A Country Full Of Scott McClellans
Just a couple of additional points about Scott McClellan and his book What Happened. (The picture shows me and Scott with Jon Stewart after the taping of last night's Daily Show.)
1. Isn't it funny how the Bush administration's response to the book has proven one of Scott's main points? Scott criticizes the Bushes for responding to any challenge or criticism not with a reasoned, honest, fair consideration of the arguments raised but rather with an orchestrated barrage of pre-arranged talking points designed to destroy the critic's credibility and batter him or her into silence. And no sooner does Scott publish his book making this point than the administration responds with an orchestrated barrage of pre-arranged talking points designed to destroy Scott's credibility and batter him into silence.
2. There's been a fair amount of vitriol directed at Scott from the left, excoriating him for raising his criticisms "too late," for being a gullible fool for swallowing the administration's lines for so long, for willingly supporting and abetting the administration's agenda during the crucial months of the run-up to war, etc. These criticisms are easy to make, and some of the motivations behind them are understandable. In particular, it's really galling for those of us who were "right" about Bush and the war to still be treated with condescension and scorn by those who were so disastrously wrong. It's tempting to vent some of that frustration on a target like Scott.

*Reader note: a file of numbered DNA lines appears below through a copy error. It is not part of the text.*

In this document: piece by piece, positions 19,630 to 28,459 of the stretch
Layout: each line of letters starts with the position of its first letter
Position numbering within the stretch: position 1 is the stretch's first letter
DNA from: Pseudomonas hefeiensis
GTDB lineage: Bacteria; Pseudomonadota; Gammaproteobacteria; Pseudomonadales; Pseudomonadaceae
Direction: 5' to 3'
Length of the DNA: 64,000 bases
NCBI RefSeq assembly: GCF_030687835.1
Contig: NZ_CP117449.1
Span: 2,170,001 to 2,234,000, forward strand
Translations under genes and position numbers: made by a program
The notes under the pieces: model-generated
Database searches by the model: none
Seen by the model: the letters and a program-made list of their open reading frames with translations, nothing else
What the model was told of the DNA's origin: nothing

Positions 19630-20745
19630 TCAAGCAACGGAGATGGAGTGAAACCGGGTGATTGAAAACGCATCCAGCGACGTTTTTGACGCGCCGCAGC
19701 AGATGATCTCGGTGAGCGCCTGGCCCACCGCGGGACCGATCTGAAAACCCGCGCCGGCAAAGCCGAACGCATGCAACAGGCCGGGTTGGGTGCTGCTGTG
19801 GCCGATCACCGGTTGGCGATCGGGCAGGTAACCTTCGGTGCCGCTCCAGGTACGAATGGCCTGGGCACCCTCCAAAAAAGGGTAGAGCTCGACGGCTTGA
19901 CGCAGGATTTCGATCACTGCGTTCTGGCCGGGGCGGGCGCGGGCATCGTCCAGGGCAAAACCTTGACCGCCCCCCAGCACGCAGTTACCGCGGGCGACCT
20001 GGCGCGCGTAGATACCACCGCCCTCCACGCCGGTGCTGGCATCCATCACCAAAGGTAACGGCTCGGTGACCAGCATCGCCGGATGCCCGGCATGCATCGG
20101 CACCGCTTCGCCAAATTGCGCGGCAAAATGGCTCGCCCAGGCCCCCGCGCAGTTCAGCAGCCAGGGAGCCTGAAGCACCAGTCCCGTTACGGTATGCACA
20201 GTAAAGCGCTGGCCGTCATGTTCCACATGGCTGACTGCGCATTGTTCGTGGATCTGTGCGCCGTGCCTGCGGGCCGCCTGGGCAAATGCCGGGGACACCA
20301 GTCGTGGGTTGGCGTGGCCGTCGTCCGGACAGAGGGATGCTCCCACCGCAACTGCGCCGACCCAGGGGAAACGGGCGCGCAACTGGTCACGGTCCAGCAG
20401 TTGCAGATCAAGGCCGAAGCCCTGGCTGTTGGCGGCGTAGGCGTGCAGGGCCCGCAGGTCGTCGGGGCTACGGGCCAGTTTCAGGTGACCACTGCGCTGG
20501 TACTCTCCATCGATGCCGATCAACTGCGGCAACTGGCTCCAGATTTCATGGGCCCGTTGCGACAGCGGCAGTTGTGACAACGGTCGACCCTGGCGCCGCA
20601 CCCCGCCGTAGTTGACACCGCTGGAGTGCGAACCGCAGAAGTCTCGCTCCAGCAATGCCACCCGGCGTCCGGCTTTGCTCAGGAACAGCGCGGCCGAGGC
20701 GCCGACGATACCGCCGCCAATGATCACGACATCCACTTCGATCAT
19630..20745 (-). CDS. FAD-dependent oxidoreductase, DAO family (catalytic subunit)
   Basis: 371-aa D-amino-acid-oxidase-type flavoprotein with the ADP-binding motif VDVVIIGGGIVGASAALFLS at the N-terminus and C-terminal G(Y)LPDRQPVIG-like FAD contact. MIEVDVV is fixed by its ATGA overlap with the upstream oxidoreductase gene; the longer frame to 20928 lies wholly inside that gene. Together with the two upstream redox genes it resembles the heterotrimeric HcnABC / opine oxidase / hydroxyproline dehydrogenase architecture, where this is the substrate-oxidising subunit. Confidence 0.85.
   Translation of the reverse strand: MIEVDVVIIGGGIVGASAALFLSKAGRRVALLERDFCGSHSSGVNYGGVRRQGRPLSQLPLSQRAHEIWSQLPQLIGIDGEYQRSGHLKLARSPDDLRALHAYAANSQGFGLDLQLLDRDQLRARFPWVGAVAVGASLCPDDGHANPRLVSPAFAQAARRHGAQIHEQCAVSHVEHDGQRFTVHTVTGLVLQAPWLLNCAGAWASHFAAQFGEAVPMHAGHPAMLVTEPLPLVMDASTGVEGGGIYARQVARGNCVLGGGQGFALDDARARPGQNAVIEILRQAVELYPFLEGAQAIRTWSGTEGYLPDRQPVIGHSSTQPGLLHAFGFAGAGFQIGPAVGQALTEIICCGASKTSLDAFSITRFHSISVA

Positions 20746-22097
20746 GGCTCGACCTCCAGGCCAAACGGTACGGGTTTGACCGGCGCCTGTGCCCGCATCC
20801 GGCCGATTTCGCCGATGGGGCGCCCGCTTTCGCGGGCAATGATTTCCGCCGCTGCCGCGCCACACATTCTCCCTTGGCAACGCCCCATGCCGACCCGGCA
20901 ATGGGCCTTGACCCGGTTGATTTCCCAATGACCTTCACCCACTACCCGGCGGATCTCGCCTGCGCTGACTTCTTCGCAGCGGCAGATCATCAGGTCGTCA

But Scott is not alone. Scott is part of that vast group of people who make up the fifty percent drop in Bush's approval rating between October 2001 and today. He represents tens of millions of Americans who, like him, were inclined to give the president and his advisors "the benefit of the doubt" in the wake of 9/11 but who now realize they didn't deserve it. Many of those people have become seriously disillusioned with the Republican Party and are openly shopping for a new person and party to transfer their allegiance to. Obama has a real chance of winning support from many of them (including Scott).
Verbally abusing people like these doesn't help our cause. If you are so angry at Scott himself that you don't even want his vote in November, fine--but let's not go out of our way to alienate the many other well-intentioned people who have made the same journey as Scott and who are now wondering whether they can ever feel at home in the Democratic party.